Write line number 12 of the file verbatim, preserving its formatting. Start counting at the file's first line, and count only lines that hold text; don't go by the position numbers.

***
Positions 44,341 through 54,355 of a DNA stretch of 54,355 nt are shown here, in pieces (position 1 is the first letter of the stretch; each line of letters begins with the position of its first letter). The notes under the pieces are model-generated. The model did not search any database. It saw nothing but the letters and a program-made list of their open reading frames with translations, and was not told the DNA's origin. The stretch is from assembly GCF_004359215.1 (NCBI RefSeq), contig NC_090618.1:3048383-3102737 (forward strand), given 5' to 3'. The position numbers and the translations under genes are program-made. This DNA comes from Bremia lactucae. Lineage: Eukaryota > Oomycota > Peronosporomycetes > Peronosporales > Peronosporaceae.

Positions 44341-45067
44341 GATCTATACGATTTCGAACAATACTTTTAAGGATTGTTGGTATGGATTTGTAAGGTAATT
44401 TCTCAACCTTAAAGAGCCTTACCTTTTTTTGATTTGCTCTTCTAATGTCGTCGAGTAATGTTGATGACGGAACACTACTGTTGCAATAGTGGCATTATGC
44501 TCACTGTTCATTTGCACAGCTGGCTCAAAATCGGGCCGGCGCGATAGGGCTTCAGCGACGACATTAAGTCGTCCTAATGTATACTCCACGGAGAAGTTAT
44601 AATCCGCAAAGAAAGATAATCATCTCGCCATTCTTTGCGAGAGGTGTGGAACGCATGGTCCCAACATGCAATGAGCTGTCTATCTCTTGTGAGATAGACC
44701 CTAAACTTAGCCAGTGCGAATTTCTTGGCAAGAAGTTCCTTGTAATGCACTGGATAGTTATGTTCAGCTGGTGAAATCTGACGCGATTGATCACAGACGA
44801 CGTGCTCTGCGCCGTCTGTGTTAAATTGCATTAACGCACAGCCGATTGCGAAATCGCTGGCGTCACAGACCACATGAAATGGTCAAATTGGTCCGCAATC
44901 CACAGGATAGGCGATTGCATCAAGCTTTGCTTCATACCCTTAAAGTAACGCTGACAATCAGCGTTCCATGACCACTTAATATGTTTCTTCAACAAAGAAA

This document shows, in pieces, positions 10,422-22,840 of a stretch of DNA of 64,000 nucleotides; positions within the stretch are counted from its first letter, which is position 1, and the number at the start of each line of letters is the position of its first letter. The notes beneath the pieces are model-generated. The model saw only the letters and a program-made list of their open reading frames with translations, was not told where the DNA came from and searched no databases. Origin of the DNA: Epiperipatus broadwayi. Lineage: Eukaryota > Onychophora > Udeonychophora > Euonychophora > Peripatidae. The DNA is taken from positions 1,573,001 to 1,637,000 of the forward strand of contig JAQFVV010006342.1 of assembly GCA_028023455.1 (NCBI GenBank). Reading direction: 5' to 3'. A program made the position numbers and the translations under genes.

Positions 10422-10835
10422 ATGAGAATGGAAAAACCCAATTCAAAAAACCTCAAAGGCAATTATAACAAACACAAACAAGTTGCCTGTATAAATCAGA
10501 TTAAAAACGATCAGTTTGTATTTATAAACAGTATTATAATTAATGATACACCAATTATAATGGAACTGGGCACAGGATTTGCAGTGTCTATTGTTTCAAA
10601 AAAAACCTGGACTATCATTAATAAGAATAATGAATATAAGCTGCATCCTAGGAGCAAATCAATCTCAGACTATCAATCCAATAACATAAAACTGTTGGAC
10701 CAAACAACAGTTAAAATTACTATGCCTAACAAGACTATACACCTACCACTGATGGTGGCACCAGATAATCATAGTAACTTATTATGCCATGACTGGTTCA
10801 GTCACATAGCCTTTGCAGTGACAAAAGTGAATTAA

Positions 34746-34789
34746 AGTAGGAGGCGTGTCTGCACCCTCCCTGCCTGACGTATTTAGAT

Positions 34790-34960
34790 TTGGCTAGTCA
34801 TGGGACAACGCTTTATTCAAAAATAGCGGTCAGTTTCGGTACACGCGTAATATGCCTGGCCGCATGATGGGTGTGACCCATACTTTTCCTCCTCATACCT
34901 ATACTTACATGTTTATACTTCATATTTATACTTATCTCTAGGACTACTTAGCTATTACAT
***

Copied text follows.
10422 ATGAGAATGGAAAAACCCAATTCAAAAAACCTCAAAGGCAATTATAACAAACACAAACAAGTTGCCTGTATAAATCAGA